To expand capacity on the B-W Parkway, the state would have to be given control of the road by the federal government. Hogan has begun preliminary discussions with U.S. Secretary of the Interior Ryan Zinke regarding this issue, he said. A private partner will be solicited by the state to construct and operate the new Express Lanes on all three highways. Because of the public-private nature of the plan, Hogan can largely move forward on his own to implement it, another plus in what is sure to be a contentious election year legislative session in Annapolis.
In a press conference yesterday, Hogan called his plan "unprecedented" and "absolutely transformative." The popular governor predicted that the congestion relief would assist the entire region, not just Maryland residents. Aside from the clear practical benefits, the highway plan is a brilliant political move, as many of Hogan's rivals have already taken the bait and come out opposing traffic congestion relief(!).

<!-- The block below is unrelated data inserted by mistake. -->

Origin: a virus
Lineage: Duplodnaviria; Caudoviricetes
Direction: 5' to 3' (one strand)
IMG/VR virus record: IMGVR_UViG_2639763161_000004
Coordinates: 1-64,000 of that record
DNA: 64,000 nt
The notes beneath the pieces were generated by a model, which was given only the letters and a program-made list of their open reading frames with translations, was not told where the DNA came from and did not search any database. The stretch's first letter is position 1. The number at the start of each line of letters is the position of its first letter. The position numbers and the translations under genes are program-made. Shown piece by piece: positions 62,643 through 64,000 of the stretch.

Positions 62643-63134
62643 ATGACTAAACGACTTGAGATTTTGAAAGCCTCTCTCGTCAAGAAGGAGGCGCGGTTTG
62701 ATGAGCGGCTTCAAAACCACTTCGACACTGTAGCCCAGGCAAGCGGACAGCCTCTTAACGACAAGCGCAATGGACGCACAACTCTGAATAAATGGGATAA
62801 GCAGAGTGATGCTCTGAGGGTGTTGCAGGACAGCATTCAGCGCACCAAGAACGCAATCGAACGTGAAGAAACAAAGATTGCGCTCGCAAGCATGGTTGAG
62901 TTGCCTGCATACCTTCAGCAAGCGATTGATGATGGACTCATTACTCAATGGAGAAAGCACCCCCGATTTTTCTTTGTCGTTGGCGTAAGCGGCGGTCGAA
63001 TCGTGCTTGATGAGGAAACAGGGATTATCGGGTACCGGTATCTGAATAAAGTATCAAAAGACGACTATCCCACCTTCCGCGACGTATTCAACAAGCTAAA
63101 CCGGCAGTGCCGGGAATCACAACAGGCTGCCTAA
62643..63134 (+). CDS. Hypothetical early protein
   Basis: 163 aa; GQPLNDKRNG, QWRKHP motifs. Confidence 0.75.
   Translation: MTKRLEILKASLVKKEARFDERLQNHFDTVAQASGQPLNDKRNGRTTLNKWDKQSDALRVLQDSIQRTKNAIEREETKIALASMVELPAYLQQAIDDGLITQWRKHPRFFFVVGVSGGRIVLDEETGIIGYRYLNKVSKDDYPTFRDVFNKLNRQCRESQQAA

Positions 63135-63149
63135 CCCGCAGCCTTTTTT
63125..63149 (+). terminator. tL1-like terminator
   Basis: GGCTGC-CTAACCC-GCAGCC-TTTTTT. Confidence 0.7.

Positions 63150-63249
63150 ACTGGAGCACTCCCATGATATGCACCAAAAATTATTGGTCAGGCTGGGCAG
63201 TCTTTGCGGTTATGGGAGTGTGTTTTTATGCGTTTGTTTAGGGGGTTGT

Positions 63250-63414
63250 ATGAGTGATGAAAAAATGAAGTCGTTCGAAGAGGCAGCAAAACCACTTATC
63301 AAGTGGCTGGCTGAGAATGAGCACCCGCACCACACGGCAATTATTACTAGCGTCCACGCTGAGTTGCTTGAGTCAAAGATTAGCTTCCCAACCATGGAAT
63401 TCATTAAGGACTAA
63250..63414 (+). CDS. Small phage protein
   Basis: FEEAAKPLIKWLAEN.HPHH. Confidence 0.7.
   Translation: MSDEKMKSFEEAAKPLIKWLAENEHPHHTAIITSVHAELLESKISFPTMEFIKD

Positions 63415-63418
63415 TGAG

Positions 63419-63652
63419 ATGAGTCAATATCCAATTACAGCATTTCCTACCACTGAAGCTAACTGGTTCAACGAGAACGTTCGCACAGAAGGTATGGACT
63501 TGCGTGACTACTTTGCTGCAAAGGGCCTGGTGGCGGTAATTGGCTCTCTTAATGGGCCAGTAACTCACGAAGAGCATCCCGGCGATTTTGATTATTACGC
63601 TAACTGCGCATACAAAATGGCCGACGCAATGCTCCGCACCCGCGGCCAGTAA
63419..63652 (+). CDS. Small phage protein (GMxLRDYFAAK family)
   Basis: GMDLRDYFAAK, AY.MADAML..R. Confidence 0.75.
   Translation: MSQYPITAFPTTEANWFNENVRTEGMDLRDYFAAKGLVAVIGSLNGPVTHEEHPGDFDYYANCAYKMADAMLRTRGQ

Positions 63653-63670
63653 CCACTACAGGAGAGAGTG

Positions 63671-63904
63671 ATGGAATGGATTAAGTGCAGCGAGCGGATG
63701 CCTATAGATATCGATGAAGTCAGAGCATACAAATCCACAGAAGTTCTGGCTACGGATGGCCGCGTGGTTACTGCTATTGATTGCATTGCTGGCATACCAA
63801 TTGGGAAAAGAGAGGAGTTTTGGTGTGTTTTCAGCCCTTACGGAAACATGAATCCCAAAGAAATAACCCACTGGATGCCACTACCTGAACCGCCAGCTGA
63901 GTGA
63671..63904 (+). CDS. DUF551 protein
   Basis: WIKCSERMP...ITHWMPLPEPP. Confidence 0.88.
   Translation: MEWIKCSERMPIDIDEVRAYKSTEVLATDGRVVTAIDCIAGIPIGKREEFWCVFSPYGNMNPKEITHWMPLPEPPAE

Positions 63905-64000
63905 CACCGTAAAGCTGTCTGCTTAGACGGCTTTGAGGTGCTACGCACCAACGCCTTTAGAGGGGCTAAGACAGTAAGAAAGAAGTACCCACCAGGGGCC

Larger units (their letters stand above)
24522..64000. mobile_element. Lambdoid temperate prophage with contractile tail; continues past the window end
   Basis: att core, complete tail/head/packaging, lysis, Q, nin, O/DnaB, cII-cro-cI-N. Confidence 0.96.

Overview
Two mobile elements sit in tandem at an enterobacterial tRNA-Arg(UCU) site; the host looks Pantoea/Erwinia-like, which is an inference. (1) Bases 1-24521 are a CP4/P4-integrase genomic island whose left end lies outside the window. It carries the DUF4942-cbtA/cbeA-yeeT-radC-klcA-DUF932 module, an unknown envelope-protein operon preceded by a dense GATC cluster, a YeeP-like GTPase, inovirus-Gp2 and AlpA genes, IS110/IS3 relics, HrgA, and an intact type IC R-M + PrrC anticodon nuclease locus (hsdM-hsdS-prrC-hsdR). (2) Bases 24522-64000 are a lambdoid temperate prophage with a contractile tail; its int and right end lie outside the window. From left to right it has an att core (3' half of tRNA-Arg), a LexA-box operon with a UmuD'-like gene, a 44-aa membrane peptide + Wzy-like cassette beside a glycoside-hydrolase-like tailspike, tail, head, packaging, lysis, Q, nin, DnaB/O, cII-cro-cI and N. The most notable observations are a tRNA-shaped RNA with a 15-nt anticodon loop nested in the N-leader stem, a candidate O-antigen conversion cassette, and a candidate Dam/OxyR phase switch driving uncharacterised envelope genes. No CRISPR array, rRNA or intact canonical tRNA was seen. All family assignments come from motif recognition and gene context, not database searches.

Other politicians, even those not in Hogan's party, smartly endorsed the plan. Robin Ficker, a Republican candidate for Montgomery County Executive who has called for such a plan for I-270 for years, praised the governor's proposal. "We say thank you to Governor Larry Hogan for putting forth a plan to widen the 495 beltway and I 270," Montgomery County Young Republicans VP Dan McHugh said in a statement. "This will help alleviate the terrible traffic problems we have here in Montgomery County!! This is what happens when you elect Republicans - we get things done!!" Patricia Fenati, a GOP candidate for the House of Delegates in District 14, recalled the many hours she has spent over the years driving from the upcounty into the District for work. "Finally, a hero has come along to look at that problem, and come up with a solution," she said of Hogan.
Predictable criticisms and the old "induced demand" canard came from organizations engaged in the War on Cars in our region following yesterday's announcement. "Induced demand" theory has never been proven, as missing pieces of our regional freeway system have been to blame for growing congestion on our few highways. For example, there is no second Potomac River crossing, and no M-83 Midcounty Highway Extended, to relieve traffic on the American Legion Bridge and I-270. And the Capital Beltway was doomed to be jammed when anti-car forces foiled the original plan to run I-95 through Washington, D.C. That dumb move sends East Coast traffic around our Beltway 365 days a year, creating massive traffic jams.